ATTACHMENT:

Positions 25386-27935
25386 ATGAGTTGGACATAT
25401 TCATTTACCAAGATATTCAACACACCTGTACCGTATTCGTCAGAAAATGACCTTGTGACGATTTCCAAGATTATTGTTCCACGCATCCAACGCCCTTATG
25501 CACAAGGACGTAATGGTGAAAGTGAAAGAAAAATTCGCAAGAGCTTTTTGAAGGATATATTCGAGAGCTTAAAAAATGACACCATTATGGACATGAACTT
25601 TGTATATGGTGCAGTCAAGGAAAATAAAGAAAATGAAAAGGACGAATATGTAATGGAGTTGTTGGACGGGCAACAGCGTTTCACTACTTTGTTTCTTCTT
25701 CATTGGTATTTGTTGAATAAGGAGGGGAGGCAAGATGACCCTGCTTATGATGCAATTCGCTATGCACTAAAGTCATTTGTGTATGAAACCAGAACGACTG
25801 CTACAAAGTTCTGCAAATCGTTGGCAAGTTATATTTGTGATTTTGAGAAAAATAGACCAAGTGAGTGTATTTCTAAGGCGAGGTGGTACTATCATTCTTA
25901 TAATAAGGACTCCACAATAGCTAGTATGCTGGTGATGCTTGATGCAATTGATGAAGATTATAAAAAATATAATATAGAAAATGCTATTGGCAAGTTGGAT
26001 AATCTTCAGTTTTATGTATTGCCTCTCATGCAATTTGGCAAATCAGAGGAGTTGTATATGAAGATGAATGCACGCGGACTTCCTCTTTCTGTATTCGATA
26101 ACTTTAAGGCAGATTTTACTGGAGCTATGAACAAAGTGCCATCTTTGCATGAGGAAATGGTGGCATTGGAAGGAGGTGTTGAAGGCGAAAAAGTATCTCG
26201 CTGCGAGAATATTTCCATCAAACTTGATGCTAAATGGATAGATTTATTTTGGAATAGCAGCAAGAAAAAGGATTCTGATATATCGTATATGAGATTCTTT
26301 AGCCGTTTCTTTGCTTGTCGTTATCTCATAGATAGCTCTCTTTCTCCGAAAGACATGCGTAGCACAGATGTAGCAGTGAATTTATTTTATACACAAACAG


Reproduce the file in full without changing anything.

Positions 25386-27935
25386 ATGAGTTGGACATAT
25401 TCATTTACCAAGATATTCAACACACCTGTACCGTATTCGTCAGAAAATGACCTTGTGACGATTTCCAAGATTATTGTTCCACGCATCCAACGCCCTTATG
25501 CACAAGGACGTAATGGTGAAAGTGAAAGAAAAATTCGCAAGAGCTTTTTGAAGGATATATTCGAGAGCTTAAAAAATGACACCATTATGGACATGAACTT
25601 TGTATATGGTGCAGTCAAGGAAAATAAAGAAAATGAAAAGGACGAATATGTAATGGAGTTGTTGGACGGGCAACAGCGTTTCACTACTTTGTTTCTTCTT
25701 CATTGGTATTTGTTGAATAAGGAGGGGAGGCAAGATGACCCTGCTTATGATGCAATTCGCTATGCACTAAAGTCATTTGTGTATGAAACCAGAACGACTG
25801 CTACAAAGTTCTGCAAATCGTTGGCAAGTTATATTTGTGATTTTGAGAAAAATAGACCAAGTGAGTGTATTTCTAAGGCGAGGTGGTACTATCATTCTTA
25901 TAATAAGGACTCCACAATAGCTAGTATGCTGGTGATGCTTGATGCAATTGATGAAGATTATAAAAAATATAATATAGAAAATGCTATTGGCAAGTTGGAT
26001 AATCTTCAGTTTTATGTATTGCCTCTCATGCAATTTGGCAAATCAGAGGAGTTGTATATGAAGATGAATGCACGCGGACTTCCTCTTTCTGTATTCGATA
26101 ACTTTAAGGCAGATTTTACTGGAGCTATGAACAAAGTGCCATCTTTGCATGAGGAAATGGTGGCATTGGAAGGAGGTGTTGAAGGCGAAAAAGTATCTCG
26201 CTGCGAGAATATTTCCATCAAACTTGATGCTAAATGGATAGATTTATTTTGGAATAGCAGCAAGAAAAAGGATTCTGATATATCGTATATGAGATTCTTT
26301 AGCCGTTTCTTTGCTTGTCGTTATCTCATAGATAGCTCTCTTTCTCCGAAAGACATGCGTAGCACAGATGTAGCAGTGAATTTATTTTATACACAAACAG